A few years ago, a friend of mine went on vacation with her extended family. Each summer for most of her life, they’d rented a beach house and spent the week on the beach. It was a much anticipated relaxing annual time away for their family. As a brand new mom, she had been excited to bring her infant daughter on the trip for the first time, but when she returned home she called me so tired and disappointed.
“I needed a vacation, but I didn’t get one,” she said. She learned, for the first time, a lesson most parents learn eventually: vacations with small children can be more taxing than staying home.
With babies, in particular, the stress of being away from home, traveling with so much gear, feeding and napping schedules, diapers and all the other curveballs that come with early childhood can feel hardly worth the effort.
When you need and expect a vacation and don’t get one, it feels wildly disappointing. Many people have limited amounts of time they’re able to take away from work or other responsibilities, so having to wait until you can try again feels disheartening, to say the least.
That’s not to say that you can’t have an incredible time on a family trip. But, it’s critical to enter it with accurate expectations. (Actually, it’s pretty important to enter most things with appropriate expectations). Family trips are about spending intentional time as a family to create memories and deepen bonds.
As adults, we are constantly pulled in a million directions, whether we’re home with our children or working a day job. There are drop-offs and pickups, housekeeping tasks, activities and sports, social events, volunteering, professional commitments, homework, school schedules, family commitments and so much more angling for our time. But, when we take a trip away from our day-to-day, we can put away many of those responsibilities and commitments and invest in each other.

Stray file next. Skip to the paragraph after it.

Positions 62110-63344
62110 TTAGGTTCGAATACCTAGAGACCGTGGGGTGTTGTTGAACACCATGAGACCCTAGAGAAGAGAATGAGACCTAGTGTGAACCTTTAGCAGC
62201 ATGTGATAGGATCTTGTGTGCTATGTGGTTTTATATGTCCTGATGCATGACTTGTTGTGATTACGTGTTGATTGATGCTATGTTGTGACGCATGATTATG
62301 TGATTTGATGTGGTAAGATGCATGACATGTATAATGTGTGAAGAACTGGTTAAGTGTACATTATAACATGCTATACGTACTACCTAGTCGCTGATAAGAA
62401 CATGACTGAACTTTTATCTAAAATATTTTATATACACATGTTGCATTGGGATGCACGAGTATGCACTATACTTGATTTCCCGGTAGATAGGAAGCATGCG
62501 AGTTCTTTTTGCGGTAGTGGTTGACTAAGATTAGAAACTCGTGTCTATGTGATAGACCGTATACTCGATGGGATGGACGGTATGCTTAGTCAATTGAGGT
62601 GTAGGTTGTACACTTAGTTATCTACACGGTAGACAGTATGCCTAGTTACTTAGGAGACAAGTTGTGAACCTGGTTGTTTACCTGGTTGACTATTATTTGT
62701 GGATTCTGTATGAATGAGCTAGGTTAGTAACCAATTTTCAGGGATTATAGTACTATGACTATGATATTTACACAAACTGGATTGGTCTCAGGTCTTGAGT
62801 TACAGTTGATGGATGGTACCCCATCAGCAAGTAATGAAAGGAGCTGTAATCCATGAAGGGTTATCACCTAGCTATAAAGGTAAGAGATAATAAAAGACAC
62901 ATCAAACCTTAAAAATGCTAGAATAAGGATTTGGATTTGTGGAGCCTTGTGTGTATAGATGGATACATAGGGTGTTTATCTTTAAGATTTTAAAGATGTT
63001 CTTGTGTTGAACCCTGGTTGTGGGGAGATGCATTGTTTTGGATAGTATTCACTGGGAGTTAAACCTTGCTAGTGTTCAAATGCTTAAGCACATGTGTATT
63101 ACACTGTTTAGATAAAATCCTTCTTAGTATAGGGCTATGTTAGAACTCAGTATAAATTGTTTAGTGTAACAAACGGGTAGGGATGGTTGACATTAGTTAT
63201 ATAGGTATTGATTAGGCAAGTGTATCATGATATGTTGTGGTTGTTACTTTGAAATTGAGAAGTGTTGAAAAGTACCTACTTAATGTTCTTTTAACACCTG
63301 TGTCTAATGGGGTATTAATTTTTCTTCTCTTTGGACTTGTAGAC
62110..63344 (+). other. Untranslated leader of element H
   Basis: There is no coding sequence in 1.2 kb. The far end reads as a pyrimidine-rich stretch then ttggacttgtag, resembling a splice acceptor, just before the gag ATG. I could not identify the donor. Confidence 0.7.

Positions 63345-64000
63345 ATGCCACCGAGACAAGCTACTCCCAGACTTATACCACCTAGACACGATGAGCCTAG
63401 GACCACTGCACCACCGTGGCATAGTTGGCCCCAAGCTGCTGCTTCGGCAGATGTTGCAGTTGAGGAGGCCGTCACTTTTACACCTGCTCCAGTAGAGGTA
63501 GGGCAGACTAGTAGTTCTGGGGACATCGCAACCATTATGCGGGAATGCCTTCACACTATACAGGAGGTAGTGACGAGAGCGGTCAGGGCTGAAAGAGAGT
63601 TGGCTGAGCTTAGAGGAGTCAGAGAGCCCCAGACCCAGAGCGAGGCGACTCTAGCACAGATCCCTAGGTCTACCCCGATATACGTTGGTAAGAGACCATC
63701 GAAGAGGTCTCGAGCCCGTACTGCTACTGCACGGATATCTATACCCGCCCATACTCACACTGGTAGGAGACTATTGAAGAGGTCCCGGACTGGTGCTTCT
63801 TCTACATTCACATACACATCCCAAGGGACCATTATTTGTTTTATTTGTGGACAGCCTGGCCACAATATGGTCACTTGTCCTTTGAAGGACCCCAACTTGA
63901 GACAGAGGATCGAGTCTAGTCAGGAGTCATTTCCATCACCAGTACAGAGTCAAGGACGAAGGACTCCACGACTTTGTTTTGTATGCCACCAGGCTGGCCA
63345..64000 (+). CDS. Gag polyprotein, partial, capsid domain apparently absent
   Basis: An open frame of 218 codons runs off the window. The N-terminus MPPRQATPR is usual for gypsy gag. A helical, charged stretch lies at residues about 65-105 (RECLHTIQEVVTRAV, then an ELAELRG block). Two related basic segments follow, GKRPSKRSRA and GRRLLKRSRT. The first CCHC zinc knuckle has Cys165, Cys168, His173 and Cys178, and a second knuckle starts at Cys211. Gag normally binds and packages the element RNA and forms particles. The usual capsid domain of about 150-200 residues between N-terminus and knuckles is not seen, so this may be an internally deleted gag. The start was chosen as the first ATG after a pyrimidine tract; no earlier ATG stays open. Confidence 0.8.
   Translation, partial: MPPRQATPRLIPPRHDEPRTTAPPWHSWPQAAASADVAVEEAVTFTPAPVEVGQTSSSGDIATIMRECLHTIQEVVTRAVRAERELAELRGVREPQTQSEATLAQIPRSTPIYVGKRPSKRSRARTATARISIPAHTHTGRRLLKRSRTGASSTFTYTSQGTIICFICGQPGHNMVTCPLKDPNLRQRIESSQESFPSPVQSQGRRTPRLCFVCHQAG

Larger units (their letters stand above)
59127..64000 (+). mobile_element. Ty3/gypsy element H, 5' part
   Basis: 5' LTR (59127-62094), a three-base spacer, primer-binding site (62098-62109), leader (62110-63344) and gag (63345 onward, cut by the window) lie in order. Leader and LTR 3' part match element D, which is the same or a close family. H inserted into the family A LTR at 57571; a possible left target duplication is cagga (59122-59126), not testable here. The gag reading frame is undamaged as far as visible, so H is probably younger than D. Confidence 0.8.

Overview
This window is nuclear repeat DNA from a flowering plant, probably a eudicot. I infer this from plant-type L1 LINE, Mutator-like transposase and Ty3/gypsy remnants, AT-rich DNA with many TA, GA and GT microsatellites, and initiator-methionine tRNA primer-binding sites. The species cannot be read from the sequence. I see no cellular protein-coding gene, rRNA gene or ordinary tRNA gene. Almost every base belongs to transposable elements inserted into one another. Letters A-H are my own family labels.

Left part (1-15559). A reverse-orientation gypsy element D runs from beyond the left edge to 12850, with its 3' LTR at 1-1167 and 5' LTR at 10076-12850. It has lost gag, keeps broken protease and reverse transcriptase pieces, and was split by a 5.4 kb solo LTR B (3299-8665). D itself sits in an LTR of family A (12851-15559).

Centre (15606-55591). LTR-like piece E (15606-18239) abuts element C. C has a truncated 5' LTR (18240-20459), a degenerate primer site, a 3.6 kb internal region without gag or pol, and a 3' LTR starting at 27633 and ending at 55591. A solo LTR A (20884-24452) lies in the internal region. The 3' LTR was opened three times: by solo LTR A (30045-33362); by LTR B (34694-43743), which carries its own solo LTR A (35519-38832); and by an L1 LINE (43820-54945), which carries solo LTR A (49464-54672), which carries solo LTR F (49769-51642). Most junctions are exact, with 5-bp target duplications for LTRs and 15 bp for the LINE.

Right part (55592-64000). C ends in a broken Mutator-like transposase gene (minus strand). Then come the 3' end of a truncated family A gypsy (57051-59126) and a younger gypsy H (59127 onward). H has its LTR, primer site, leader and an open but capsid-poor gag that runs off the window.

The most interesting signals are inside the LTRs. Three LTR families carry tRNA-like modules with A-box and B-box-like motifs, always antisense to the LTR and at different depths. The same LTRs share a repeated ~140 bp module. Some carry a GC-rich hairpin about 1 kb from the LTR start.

When I go on a vacation, I’m looking to shut down all responsibilities, including the needs of my children for at least a little while. So, if I want to take a vacation with my children, I need to bring along someone to help with the childcare while we’re on vacation. However, on a family trip, I’m shutting down my professional and personal responsibilities and focusing inward. I’m looking for ways to create fun and make memories.
That doesn’t mean you can’t find pockets of rest and retreat for yourself on a family trip, but it won’t be the dominant theme of the time away. So, when they come, soak it up and enjoy in order to fill your vessel in order to pour into your family. Find fun things to do, make your kids laugh, connect with your partner and relax the rules a bit for a time.
Kids won’t be kids for long. So, while you have them, get away if you can and make memories. Whether it’s a week at the beach or a day trip to a children’s museum, remember that the time flies by and, before you know it, you’ll be wishing you had more.